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DMOZ redesign

     
10:52 pm on Jun 1, 2016 (gmt 0)

Administrator from JP 

WebmasterWorld Administrator bill is a WebmasterWorld Top Contributor of All Time 10+ Year Member Top Contributors Of The Month

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I don't think I've read about this new design of the DMOZ directory. The listings look the same, but it's now responsive. Does this mean our old pal is going to become active again?
11:04 pm on June 1, 2016 (gmt 0)

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Auntie Minnie back to the bar, just as fun as before (if a bit tipsy).

^is tongue-n-cheek. DMOZ still has value. The fact that the DINOSAUR of directories has become responsive is just as important as learning that SHARKS still swim the oceans.

Sharks got it right about 200 million years ago. :)
12:26 am on June 2, 2016 (gmt 0)

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Wow! DMOZ doesn't look like WebmasterWorld any more!
4:55 am on June 2, 2016 (gmt 0)

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But will it make its way back? After all, Google tried to replace it and all the other web directories.

Regards...jmcc
12:23 pm on June 2, 2016 (gmt 0)

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Yahoo! dropped their Directory years ago, and that one may very well have been profitable (what was it, $299 per submission?). People just don't use web directories anymore. I fear the people visiting DMOZ to submit a website may very well outnumber those actually using the directory. The backlog must be gigantic.

(I still like the idea of a refresh, but don't think this one is particularly good. Except at being a good example of how not to implement HTTPS. A new connection and TLS handshake for every single request.)
2:54 pm on June 23, 2016 (gmt 0)

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They probably didn't change the code itself but only a stylesheet. Now dmoz is much slower to load.
7:20 pm on Aug 19, 2016 (gmt 0)

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Dmoz has a backlog of submissions and not enough editors to go through them. They need more, a lot more. But to many people, becoming an editor seems daunting, even impossible.

Yet this is not true. There is a fairly simple way of becoming an editor. Find a small category and request to edit it. Dmoz is much more likely to approve a beginner who requests a small category than one who request a large one. Editors are sorely needed, you just need to be competent. If you submit a good application and pick a small category, you'll probably be accepted.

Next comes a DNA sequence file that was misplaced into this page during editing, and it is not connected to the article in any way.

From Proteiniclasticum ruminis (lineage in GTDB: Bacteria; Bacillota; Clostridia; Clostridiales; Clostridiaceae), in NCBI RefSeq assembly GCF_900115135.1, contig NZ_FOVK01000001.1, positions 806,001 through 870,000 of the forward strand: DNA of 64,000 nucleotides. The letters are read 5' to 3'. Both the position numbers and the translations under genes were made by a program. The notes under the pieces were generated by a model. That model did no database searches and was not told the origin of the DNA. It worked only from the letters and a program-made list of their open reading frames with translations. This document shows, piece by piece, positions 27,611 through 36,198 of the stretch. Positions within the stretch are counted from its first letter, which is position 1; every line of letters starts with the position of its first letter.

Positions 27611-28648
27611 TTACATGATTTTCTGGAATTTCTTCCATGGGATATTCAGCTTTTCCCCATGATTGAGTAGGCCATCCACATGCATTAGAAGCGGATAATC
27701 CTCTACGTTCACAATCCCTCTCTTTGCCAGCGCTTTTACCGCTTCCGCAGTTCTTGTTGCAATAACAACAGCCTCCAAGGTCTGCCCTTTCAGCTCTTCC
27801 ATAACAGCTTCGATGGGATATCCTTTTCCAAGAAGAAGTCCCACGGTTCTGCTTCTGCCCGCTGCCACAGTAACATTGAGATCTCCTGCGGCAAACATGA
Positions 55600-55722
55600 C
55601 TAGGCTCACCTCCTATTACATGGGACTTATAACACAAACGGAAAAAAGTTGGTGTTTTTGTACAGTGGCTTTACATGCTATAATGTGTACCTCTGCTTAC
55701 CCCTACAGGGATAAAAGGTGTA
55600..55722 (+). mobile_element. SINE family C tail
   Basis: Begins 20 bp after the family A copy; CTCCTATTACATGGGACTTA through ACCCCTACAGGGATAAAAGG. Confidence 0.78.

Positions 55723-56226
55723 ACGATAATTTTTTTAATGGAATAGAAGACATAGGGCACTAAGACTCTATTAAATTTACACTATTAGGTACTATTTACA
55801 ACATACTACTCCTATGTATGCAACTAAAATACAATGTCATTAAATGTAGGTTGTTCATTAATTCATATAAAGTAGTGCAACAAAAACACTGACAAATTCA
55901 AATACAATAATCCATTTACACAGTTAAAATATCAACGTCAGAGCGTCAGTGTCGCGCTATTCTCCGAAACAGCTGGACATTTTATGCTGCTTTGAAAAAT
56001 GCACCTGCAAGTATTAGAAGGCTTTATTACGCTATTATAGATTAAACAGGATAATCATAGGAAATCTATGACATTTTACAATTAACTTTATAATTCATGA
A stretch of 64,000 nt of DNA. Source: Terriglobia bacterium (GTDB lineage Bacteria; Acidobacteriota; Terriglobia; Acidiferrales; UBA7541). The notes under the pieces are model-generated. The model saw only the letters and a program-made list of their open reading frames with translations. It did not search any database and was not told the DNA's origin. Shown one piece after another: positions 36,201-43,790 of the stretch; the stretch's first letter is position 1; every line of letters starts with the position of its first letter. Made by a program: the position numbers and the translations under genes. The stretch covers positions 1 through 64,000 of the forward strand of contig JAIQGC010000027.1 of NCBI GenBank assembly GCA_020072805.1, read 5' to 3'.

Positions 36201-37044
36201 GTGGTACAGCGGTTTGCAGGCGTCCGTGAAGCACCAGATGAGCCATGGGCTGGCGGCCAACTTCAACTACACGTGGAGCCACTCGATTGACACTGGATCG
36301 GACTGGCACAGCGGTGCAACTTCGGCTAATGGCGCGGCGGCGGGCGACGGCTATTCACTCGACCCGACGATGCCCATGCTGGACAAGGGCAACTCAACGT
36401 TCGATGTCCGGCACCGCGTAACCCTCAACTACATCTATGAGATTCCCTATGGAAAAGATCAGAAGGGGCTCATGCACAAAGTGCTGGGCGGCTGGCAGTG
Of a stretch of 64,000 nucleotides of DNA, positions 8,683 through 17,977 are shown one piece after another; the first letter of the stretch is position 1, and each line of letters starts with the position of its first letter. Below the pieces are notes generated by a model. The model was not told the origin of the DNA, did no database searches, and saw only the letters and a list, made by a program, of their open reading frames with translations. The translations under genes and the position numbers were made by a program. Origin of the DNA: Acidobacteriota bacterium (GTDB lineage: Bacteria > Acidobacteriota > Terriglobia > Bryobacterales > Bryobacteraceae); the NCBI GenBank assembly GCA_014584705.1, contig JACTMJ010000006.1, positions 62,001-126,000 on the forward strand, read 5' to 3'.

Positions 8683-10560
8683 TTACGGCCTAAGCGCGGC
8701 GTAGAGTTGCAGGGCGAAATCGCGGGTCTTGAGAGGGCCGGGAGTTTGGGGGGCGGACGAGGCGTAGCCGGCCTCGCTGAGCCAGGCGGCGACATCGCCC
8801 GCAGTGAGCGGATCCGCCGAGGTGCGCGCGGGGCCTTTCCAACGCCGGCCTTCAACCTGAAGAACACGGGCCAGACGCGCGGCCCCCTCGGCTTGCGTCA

You'll have to submit three sample sites in the application process. Before you submit those three, study published listings and emulate them. You need only the company name in the title and a simple non-promotional sentence or two to describe the site. Do a good job and you'll become an editor.

After you become an editor, do a good job on your small category. Then you can ask for more categories. It's okay to ask for the category where you want to submit your site. You have to admit your affiliation however.

Dmoz has a really high Majestic trust flow (86) and is still a quality backlink. A recent post by Eric Enge of Stone Temple presents research that proves that quality backlinks are still an important and potent ranking signal [stonetemple.com ]. If quality links help like Eric Enge says they do, a link from a high trust flow site like Dmoz must still be worthwhile.
5:32 am on Aug 20, 2016 (gmt 0)

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WebmasterWorld Administrator bill is a WebmasterWorld Top Contributor of All Time 10+ Year Member Top Contributors Of The Month

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People gave up on DMOZ years ago. I have outstanding submissions that have probably been in the queue 10 years. I've even tried editor submissions that were never responded to. Are you saying that DMOZ is not dead?
 

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